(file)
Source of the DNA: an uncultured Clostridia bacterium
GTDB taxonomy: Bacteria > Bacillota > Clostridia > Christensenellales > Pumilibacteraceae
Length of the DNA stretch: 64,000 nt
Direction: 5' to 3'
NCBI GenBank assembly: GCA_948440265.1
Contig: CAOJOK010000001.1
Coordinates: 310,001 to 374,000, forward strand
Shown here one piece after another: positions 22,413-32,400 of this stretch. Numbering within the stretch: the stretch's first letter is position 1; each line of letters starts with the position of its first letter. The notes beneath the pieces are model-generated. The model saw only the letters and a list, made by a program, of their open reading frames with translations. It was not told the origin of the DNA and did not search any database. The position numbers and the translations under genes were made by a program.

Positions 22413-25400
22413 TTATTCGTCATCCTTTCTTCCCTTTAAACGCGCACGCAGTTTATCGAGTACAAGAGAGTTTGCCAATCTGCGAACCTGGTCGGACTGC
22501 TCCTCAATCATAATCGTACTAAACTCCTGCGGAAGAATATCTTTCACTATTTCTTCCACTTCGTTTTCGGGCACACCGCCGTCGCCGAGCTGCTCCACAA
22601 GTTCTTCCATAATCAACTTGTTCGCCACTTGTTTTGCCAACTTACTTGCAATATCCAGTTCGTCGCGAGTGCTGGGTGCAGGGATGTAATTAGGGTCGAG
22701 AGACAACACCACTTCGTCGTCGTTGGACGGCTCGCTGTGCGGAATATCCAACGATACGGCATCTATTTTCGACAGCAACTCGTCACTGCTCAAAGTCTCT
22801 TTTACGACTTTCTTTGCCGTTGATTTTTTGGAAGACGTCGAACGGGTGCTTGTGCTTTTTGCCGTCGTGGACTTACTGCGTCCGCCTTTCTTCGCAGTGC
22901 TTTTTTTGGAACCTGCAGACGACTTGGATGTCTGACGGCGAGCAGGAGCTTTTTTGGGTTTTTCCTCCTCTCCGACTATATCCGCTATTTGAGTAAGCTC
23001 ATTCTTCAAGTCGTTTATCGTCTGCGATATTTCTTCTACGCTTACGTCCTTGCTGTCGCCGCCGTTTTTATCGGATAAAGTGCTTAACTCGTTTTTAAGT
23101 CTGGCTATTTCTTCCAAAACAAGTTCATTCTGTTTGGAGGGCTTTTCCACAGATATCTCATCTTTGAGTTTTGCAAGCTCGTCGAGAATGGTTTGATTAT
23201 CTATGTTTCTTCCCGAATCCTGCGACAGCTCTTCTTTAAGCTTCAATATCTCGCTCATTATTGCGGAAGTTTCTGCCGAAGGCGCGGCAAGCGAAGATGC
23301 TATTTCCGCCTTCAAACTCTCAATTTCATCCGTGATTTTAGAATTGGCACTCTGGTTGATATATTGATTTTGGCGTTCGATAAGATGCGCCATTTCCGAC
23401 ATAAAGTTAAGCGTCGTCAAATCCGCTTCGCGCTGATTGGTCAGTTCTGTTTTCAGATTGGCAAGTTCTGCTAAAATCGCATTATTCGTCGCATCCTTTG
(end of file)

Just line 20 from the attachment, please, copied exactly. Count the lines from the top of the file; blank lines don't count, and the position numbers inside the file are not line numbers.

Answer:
23401 ATAAAGTTAAGCGTCGTCAAATCCGCTTCGCGCTGATTGGTCAGTTCTGTTTTCAGATTGGCAAGTTCTGCTAAAATCGCATTATTCGTCGCATCCTTTG